Hospital workers are having to wear respirator masks that haven't been fitted, which one nurse warns can make them "useless" against the highly-infectious Delta strain of Covid-19.
Auckland City Hospital is scrambling to fit staff with N95 respirator masks, as cases in the community and hospital increase, and despite months to prepare for a possible Delta outbreak.
Nurses who are yet to be fitted for a mask - a process that takes about 20 minutes and is important to make sure airborne particles can't get through - are nonetheless being asked to wear them.
That's been backed by the Ministry of Health as acceptable "in times of a heightened pandemic response". However, a senior nurse at the hospital told the Weekend Herald the situation was worrying her colleagues, because an ill-fitted mask can provide little protection.
N95 respirator masks are designed to achieve a very close facial fit, including by sealing around the nose and mouth.
"The hospital has said to just use them anyway," the nurse said. "Staff are being placed into scary situations without support. They are getting pulled into an area they don't normally work in, they are then pressured to work with patients with PPE that they are not familiar with."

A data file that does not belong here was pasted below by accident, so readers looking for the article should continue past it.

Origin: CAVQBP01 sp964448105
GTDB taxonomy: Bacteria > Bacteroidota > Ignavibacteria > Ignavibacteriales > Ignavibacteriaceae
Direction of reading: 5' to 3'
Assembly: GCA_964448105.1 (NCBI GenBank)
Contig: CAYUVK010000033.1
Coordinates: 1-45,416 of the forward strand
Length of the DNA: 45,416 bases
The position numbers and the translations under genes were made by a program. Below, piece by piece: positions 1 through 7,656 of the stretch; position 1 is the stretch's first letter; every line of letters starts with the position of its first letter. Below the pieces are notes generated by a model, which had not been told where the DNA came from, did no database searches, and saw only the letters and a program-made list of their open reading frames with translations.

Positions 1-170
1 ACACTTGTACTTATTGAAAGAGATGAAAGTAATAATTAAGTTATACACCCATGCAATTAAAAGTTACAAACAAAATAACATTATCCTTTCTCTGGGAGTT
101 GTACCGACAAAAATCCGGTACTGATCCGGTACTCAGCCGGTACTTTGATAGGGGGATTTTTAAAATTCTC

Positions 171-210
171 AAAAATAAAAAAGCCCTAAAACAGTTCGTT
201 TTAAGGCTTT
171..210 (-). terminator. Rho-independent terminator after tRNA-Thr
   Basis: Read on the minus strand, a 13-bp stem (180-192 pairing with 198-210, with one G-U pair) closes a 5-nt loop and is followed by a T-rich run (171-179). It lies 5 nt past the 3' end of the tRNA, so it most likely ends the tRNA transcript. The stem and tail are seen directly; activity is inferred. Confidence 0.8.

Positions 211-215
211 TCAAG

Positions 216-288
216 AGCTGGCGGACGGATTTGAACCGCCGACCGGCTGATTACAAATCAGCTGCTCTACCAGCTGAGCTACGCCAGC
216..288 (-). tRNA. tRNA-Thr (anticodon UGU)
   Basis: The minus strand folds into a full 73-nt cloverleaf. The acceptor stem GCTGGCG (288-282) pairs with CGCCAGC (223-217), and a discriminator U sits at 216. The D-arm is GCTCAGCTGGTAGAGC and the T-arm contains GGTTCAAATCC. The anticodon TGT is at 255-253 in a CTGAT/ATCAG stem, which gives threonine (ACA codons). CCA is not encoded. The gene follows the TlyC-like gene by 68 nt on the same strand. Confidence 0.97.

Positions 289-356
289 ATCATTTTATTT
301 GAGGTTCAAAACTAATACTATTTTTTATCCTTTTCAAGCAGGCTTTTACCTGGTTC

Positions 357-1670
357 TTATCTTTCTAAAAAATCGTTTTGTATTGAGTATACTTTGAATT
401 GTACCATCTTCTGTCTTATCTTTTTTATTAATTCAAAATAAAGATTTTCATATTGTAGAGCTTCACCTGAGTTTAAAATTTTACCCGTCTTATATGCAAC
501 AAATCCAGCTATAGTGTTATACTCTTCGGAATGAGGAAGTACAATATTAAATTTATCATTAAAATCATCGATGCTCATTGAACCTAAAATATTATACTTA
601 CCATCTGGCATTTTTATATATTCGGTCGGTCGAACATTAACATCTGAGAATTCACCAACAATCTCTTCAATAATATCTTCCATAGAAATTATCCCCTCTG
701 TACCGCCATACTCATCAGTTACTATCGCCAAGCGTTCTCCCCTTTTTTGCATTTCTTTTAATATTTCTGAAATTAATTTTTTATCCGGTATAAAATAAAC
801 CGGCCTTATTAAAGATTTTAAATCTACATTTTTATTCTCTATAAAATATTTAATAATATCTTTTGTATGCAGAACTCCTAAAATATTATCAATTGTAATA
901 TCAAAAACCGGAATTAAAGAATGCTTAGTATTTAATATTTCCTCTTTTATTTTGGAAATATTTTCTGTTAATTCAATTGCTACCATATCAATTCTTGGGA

She questioned why staff hadn't been fitted for masks earlier: "Over the course of this year the DHB just hasn't got very many people, particularly on the wards, fit tested."
A DHB email sent to staff earlier this week addressed the fit testing backlog. Recent expert advice supported using N95 masks in more situations, the email explained, and the Ministry of Health had changed its guidance accordingly.
Auckland DHB now recommended staff wear the high grade masks in more situations, including when dealing with patients who haven't been screened for Covid-19.
"We recognise that this is a significant change for a large number of our staff... we have a team working on fit testing as many frontline workers as quickly as possible, this will need to be prioritised," stated the email, sent Thursday and seen by the Weekend Herald.
"We can't get to everyone who needs to be fit tested immediately. While you are waiting you can wear an N95 respirator without a fit test, but you must do a seal check every time you put on your respirator to confirm it's not leaking."
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That "seal check" essentially amounted to checking if you could feel breath on your hand, the nurse told the Weekend Herald, and staff were being taught how to do so by watching a training video.
In comparison, a fit test can involve exposing a substance, with analysis of what gets through, and what is filtered out. Smell or taste can sometimes be used to check if an irritant spray has got through. A person can be asked to do specific tasks to make sure the mask works in real life situations.
The nurse said a related concern was not keeping pods or groups of workers separate, to reduce the risk of transmission if someone did get sick. Short-staffing meant frequent redeployment from nurses "all over the hospital" to fill gaps.